Mercedes Benz E-Class hybrid in development

Mercedes Benz E-Class hybrid in development

Mercedes E Class hybrid fq

Mercedes Benz is set up to launch its first hybrid vehicle, the new S400 Hybrid later this year, but the new saloon will be the first of many hybrids as Mercedes is planning to sell petrol-electric versions of its three major model lines. Joining the S-Class hybrid will be ultra-efficient versions of the ML-Class SUV and possibly an E-Class Hybrid.

Mercedes expects hybrid vehicles, rather than diesel options, to play a major role in its strategy to match rising fuel economy standards and carbon dioxide emissions regulations, but it hasn’t given up completely on diesel technology. Other recent initiatives include the development of a new-generation of ultra-efficient forced-induction engines.

As for the upcoming S400 Hybrid, it combines a 205kW 3.5L V6 engine and a 15kW electric motor, resulting in a fuel consumption rating of 7.9L/100km with emissions of 190g/km CO2. Equipped with the 7G-Tronic seven-speed automatic transmission adjusted for the hybrid model, the car is capable of the 0-100km sprint in 7.2 seconds.

An E-Class with the same drivetrain should offer better performance with lower fuel consumption due to its smaller kerb weight. However a cheaper and more fuel efficient E-Class Hybrid would likely draw away sales from the S-Class version, which is a much more profitable model for Mercedes, and this is the reason it’s launch would be delayed for at least a couple of years.

Mercedes E Class hybrid fq

Mercedes Benz is set up to launch its first hybrid vehicle, the new S400 Hybrid later this year, but the new saloon will be the first of many hybrids as Mercedes is planning to sell petrol-electric versions of its three major model lines. Joining the S-Class hybrid will be ultra-efficient versions of the ML-Class SUV and possibly an E-Class Hybrid.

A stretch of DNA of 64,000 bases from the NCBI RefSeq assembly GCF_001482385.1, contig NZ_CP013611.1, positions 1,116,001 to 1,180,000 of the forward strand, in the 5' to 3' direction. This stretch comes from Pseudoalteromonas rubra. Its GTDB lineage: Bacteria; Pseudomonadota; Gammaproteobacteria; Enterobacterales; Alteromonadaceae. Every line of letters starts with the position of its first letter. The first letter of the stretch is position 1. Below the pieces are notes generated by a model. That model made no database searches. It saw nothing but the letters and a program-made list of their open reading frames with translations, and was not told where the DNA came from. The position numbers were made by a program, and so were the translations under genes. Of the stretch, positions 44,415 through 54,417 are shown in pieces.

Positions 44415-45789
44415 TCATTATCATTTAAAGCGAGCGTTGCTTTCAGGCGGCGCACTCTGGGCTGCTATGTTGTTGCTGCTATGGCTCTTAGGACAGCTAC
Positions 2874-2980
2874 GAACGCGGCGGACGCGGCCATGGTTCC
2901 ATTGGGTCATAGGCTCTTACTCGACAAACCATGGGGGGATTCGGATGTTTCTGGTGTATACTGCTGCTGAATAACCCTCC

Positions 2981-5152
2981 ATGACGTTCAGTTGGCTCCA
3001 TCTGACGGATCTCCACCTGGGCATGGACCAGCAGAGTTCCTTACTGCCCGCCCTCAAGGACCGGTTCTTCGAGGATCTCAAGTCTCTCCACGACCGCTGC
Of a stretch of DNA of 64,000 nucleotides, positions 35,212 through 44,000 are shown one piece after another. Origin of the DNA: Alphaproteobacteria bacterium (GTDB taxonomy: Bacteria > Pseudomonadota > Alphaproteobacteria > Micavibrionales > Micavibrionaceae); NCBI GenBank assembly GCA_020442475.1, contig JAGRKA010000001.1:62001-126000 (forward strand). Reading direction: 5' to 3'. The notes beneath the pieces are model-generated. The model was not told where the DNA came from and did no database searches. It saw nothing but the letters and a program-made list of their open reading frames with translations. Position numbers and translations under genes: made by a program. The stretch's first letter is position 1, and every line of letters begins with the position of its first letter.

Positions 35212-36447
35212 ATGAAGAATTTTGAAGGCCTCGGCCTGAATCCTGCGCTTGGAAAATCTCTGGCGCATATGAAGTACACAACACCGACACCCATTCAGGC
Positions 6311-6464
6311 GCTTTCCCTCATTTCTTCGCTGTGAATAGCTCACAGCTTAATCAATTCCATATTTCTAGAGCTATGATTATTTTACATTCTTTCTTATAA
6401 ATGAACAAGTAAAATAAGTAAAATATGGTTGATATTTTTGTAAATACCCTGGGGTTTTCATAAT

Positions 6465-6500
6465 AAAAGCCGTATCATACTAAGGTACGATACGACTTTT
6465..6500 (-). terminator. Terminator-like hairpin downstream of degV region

Mercedes expects hybrid vehicles, rather than diesel options, to play a major role in its strategy to match rising fuel economy standards and carbon dioxide emissions regulations, but it hasn’t given up completely on diesel technology. Other recent initiatives include the development of a new-generation of ultra-efficient forced-induction engines.

As for the upcoming S400 Hybrid, it combines a 205kW 3.5L V6 engine and a 15kW electric motor, resulting in a fuel consumption rating of 7.9L/100km with emissions of 190g/km CO2. Equipped with the 7G-Tronic seven-speed automatic transmission adjusted for the hybrid model, the car is capable of the 0-100km sprint in 7.2 seconds.

An E-Class with the same drivetrain should offer better performance with lower fuel consumption due to its smaller kerb weight. However a cheaper and more fuel efficient E-Class Hybrid would likely draw away sales from the S-Class version, which is a much more profitable model for Mercedes, and this is the reason it’s launch would be delayed for at least a couple of years.

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